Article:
As a Christian, I know we shouldn't have a "canon within the canon", but I'll admit, I just can't get worked up over Ezra. I love Malachi. I could for a long time on 2 Peter. I can even find stuff in Leviticus worth reading, but try as might, I just don't see anything interesting in Ezra. Understanding that I really do see theology in really obscure places, can someone help me see what is theological about this book?
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closed as too broad by Mr. Bultitude, Nathaniel, curiousdannii, DJClayworth, El'endia Starman♦ Sep 26 '15 at 18:54
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You, my friend, have a hard heart if you can't find anything interesting in Ezra. ;-)
To me, this is a picture of the joy we will have in the Lord when He brings this age to a close and we enter the age that will last forever.
The entire book tells the story of God's influence in world history even in the operation of a worldly empire. Since the Second Temple was rebuilt, Jesus was able to enter it and, ultimately, bring the Mosiac Covenant to a close.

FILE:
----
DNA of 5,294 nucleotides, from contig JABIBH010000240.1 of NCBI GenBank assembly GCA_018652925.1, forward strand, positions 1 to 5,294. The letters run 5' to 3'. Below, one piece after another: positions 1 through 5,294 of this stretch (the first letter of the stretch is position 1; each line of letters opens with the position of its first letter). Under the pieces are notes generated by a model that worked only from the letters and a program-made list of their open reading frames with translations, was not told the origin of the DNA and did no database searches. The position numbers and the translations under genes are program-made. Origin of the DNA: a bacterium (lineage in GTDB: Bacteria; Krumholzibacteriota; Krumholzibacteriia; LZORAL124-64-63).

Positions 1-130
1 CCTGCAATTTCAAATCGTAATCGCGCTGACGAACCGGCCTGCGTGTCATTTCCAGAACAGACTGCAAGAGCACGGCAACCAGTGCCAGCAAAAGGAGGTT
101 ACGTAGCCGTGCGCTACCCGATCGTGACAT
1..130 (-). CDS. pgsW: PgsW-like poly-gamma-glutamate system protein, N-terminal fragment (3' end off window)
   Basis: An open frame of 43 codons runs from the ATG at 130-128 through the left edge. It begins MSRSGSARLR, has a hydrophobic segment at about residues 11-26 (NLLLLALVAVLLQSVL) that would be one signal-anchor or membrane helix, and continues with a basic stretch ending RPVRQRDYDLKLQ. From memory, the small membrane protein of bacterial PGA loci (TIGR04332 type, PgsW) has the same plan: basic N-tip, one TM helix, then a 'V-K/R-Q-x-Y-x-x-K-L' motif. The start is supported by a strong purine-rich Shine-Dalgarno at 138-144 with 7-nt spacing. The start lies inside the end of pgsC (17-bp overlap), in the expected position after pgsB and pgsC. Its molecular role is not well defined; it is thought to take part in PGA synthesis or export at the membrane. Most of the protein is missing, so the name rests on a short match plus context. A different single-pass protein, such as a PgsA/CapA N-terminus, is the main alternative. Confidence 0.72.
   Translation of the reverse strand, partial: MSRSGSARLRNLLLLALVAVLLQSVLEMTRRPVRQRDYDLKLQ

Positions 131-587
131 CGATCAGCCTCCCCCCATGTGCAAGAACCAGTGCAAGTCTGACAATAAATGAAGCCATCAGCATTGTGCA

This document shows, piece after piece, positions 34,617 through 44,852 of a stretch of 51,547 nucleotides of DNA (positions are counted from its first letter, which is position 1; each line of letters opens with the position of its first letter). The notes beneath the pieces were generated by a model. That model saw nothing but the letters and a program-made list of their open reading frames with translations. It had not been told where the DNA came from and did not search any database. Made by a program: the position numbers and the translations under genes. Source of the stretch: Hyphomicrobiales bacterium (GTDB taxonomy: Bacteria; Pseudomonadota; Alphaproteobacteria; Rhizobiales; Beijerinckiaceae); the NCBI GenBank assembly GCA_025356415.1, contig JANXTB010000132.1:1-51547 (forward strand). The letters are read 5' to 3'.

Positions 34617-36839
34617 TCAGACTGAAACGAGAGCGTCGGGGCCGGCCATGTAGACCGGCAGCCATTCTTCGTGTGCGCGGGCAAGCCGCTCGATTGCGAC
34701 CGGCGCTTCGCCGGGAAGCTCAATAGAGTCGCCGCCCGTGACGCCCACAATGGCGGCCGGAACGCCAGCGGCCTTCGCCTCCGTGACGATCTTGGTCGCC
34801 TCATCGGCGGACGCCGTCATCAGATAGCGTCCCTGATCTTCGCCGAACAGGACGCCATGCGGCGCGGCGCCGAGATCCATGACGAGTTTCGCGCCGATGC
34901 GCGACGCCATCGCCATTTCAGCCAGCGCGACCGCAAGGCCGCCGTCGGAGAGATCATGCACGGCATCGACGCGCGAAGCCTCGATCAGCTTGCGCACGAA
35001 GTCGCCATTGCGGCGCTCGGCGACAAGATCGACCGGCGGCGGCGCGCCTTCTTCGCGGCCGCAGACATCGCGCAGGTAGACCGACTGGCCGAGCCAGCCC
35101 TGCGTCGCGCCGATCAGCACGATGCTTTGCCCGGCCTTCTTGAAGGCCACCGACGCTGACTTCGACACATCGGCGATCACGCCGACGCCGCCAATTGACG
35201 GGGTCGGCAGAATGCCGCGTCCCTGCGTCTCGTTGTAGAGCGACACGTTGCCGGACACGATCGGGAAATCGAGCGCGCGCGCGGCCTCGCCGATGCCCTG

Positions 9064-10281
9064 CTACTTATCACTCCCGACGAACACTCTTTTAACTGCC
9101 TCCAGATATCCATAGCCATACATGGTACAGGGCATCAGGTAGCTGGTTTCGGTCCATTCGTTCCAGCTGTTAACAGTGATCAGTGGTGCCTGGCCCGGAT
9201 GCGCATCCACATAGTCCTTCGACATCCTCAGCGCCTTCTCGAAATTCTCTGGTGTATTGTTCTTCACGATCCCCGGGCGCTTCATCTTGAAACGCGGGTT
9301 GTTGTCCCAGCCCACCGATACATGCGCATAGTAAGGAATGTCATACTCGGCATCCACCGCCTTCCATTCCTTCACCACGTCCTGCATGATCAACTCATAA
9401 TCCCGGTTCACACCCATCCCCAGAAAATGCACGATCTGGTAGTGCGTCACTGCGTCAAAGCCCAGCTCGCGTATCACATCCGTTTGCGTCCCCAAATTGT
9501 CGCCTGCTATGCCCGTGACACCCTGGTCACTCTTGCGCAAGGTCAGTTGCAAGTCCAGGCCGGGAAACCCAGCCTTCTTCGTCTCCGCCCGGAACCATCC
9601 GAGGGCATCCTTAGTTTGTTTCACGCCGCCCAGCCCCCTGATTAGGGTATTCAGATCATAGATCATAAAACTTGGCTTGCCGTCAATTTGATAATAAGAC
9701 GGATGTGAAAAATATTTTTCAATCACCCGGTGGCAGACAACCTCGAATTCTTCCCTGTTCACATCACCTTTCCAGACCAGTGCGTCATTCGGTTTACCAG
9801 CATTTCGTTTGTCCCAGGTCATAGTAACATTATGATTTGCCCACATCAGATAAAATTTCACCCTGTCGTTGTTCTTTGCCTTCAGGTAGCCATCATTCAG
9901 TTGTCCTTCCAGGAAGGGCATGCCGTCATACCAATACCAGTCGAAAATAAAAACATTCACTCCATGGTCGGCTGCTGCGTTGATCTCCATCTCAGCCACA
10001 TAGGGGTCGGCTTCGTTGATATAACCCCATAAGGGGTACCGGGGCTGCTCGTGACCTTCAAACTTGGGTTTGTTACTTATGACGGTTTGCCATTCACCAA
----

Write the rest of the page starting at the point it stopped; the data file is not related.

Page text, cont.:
I was reading the last page of the Catholic Catechism where it gives the abbreviations for all the books in the Bible and I noticed
My next thought was of this question and I wondered whether Ezra is referenced in the Catechism and by golly it is.
Is referenced by CCC 2585:
I'd say that's not devoid of theological content, it's actually pretty powerful stuff.
This answer is incomplete - but I'm not sure how to resolve it. It is based on a sermon I heard a long time ago. Please help make it better if you can - if not downvote or perhaps delete?
This is not an answer to the whole question, but here is one interesting lesson from Ezra. It answers the question: should we trust in God completely or allow humans to help? E.g. should we only pray for healing or allow doctors to intervene?
Nehemiah asked for and got help from the king, though he acknowledged God's hand:
By contrast, Ezra was ashamed to ask for help, so he relied on God:
So both are supported in scripture by men of faith and a God of grace.